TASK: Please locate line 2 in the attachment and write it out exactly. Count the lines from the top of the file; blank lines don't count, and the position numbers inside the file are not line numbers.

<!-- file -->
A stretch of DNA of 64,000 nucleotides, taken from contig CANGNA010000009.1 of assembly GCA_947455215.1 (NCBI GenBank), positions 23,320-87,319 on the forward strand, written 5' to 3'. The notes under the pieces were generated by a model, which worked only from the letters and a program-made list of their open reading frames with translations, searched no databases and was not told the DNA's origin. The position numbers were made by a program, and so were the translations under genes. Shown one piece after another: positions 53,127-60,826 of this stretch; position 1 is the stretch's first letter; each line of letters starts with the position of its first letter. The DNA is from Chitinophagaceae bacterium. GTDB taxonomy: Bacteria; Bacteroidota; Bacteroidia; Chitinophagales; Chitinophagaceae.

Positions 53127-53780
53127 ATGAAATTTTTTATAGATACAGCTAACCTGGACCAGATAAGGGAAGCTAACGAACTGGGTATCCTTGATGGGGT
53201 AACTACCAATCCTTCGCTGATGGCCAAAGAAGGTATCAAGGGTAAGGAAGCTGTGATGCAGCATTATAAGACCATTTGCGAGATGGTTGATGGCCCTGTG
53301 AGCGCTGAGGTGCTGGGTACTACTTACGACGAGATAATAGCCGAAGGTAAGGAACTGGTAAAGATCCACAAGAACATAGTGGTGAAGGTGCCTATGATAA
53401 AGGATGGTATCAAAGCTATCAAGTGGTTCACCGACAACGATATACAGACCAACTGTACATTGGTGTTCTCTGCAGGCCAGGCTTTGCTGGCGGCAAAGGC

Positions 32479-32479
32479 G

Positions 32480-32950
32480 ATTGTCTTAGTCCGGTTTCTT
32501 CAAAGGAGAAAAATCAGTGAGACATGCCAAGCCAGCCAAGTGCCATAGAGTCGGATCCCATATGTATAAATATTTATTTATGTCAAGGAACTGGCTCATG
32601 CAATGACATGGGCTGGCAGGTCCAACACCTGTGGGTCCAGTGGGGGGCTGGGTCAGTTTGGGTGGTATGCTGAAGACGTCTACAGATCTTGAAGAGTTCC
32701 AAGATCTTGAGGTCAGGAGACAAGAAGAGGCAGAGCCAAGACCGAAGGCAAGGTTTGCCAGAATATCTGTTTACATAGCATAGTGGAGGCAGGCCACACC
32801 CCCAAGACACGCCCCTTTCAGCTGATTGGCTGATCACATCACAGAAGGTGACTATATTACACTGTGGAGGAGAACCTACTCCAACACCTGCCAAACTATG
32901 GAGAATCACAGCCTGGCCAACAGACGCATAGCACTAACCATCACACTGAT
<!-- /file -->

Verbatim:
Positions 53127-53780